7 7 Stages of RTI Implementation Consensus Building RTI concepts communicated broadly Foundational whys are taught, discussed & embraced Infrastructure Building Buildings examine RTI components Identify aspects being implemented and gaps Develop a plan to close the practice gaps Implementation Supports and practices put into place to support, stabilize and institutionalize RTI practices Blueprint for RTI Implementation, NASDSE (2008)

8 8 RTI Configuration Map Colorado Department of Education 2/14/05

9 9 RTI Configuration Map Colorado Department of Education 2/14/05

10 10 RTI: Alaska Style Tier III Intensified Instruction Tier II Targeted Instruction Tier I Universal Instruction

11 11 Tier I: Universal Instruction MOST students Universal instruction alone should meet the needs of approximately 80% of the student body Reduce the number of new cases of identified academic and behavior problems…PREVENTION

12 12 Tier I Curriculum & Instruction Scientifically research-based core instructional programs aligned to Alaska grade level expectations standards & school-wide positive behavior supports Implemented with fidelity School level (implementation of the process) Teacher level (implementation of instruction) Differentiated instruction teaching flexibly and matching instruction to student need to maximize the potential of each student

13 13 Tier I Assessment Universal/Benchmark Screening School-wide Identifies students who require further assessment Administered a minimum of 3 times per year Valid & reliable Measures critical skills Efficient (time & cost) Repeatable Sensitive to change over time Standardized

14 14 Tier II: Targeted Instruction SOME students Of the 20% for whom benchmark prevention is not effective, approximately 10-15% will require strategic interventions in addition to the core curriculum Reduce the number of existing kids at risk and lower the prevalence of identified problems

15 15 Core program/School-wide PBS + Supplemental intervention Based on identified student needs as determined by assessment data Targeted skill instruction e.g., phonemic awareness, phonics, fluency, vocabulary, comprehension Small group (e.g., 3-5 students) Frequency of instruction Short-term (e.g., 9-12 weeks) Recommended 3-4 times per week for 30-60 minutes Scientifically research-based Tier II Curriculum & Instruction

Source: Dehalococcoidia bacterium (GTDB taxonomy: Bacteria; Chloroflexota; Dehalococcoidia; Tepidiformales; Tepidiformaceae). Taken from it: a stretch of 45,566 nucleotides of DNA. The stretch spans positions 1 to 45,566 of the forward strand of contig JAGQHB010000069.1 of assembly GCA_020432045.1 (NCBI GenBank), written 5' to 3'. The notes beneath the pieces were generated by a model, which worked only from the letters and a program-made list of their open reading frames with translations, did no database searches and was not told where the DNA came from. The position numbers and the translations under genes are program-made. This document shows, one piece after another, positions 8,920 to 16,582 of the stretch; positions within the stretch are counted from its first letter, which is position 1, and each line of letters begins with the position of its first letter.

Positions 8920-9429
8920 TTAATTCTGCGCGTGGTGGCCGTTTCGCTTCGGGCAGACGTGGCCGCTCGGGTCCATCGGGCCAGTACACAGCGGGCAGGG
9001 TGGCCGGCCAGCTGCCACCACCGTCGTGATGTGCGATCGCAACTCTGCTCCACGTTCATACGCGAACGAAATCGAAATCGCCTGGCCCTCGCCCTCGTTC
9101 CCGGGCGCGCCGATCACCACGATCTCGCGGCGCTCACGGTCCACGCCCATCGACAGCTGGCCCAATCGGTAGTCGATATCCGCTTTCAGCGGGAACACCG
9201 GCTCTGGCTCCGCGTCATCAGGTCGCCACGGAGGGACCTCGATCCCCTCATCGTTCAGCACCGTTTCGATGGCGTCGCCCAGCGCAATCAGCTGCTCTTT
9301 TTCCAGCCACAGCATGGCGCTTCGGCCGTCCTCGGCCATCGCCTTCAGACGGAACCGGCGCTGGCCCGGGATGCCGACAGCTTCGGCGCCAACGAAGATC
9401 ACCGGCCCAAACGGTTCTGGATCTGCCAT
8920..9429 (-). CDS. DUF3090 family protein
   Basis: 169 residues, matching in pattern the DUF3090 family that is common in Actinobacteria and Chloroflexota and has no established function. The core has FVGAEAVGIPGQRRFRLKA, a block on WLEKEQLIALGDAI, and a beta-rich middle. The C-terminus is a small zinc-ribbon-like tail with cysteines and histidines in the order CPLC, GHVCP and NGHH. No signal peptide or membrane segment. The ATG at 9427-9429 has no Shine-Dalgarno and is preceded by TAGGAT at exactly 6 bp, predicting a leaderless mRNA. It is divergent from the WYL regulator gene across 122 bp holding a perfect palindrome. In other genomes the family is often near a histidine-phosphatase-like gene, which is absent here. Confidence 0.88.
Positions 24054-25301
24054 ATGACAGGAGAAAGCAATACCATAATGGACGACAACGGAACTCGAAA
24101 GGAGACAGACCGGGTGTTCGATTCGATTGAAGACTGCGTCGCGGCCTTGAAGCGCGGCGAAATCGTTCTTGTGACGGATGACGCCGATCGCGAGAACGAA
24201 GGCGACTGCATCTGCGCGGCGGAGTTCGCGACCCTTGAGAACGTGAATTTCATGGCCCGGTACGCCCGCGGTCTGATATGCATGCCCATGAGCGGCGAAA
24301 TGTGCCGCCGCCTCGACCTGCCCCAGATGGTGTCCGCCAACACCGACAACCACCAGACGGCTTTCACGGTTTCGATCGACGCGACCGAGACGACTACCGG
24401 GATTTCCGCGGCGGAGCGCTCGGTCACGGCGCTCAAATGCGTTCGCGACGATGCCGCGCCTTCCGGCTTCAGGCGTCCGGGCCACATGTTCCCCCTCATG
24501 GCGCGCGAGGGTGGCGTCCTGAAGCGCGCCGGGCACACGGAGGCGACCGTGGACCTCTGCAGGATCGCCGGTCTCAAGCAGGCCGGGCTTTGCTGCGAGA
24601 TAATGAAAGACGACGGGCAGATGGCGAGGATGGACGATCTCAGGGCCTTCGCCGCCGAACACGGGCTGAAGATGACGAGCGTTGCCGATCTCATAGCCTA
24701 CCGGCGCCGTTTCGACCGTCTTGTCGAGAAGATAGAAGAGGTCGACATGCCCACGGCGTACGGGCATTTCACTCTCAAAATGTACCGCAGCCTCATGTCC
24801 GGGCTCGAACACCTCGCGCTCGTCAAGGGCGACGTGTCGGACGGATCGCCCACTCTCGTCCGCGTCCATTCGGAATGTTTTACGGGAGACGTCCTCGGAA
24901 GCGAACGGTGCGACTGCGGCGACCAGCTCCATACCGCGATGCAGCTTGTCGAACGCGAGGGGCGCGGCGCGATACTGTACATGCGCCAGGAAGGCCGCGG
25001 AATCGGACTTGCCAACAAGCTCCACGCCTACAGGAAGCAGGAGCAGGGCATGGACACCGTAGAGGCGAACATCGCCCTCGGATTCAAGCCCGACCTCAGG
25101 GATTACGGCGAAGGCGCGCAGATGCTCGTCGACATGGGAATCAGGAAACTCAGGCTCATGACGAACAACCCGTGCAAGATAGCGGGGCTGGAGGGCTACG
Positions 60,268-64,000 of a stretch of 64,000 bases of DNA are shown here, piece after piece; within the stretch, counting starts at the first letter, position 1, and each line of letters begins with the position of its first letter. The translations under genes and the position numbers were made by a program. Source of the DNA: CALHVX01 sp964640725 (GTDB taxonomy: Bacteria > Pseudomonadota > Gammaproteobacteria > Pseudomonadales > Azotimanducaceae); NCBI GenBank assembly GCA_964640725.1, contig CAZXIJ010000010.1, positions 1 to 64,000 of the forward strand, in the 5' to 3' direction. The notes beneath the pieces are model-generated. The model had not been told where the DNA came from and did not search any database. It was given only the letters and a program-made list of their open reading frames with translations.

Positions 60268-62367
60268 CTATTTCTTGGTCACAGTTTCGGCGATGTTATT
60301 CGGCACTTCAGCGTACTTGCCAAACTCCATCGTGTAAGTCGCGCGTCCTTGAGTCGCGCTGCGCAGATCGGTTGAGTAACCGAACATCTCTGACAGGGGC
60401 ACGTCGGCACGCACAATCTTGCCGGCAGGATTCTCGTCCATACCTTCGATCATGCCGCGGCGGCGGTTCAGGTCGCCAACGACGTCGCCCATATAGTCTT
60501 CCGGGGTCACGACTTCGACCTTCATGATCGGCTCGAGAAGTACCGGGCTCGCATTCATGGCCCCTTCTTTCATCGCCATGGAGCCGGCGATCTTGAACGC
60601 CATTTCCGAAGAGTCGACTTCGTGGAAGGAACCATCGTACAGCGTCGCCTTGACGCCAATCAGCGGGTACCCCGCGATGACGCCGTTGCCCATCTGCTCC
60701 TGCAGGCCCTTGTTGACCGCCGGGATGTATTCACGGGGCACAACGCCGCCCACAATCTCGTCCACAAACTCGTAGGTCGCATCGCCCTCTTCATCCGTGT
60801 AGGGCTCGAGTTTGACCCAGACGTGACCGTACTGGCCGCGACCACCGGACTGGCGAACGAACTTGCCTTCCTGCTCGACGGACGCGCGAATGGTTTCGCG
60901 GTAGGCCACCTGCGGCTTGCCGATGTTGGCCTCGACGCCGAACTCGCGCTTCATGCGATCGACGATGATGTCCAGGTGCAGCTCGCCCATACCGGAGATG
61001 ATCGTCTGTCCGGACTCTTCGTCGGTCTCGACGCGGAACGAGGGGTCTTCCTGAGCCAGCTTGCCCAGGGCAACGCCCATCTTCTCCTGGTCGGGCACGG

16 16 Tier II Assessment Benchmark/Universal screening Progress monitoring… Purpose: help determine whether students are responding adequately to targeted instruction Frequency: 1-2 times per month Progress monitoring tools must… be standardized have good reliability and validity contain multiple forms be sensitive to change over time efficient and cost effective informs instruction and planning National Center on Student Progress Monitoring

17 17 FEW students 1- 5% of children will require intensive intervention Reduce the intensity and severity of chronic academic and/or behavior problems May include, but is not limited to students eligible for special education services Tier III: Intensified Instruction

18 18 Tier III Curriculum & Instruction Core program/School-wide PBS OR Replacement core programs/ Individual BIP + Targeted supplemental interventions Instructional variables: Explicit, systematic direct instruction Immediate corrective feedback Increased opportunities to respond/practice Small group (e.g., 2-3 students) or individualized Frequency of instruction (e.g., daily for 45-60 minutes; double- dose instruction) Problem-Solving/Student Support Team to guide data-based instructional interventions Scientifically research-based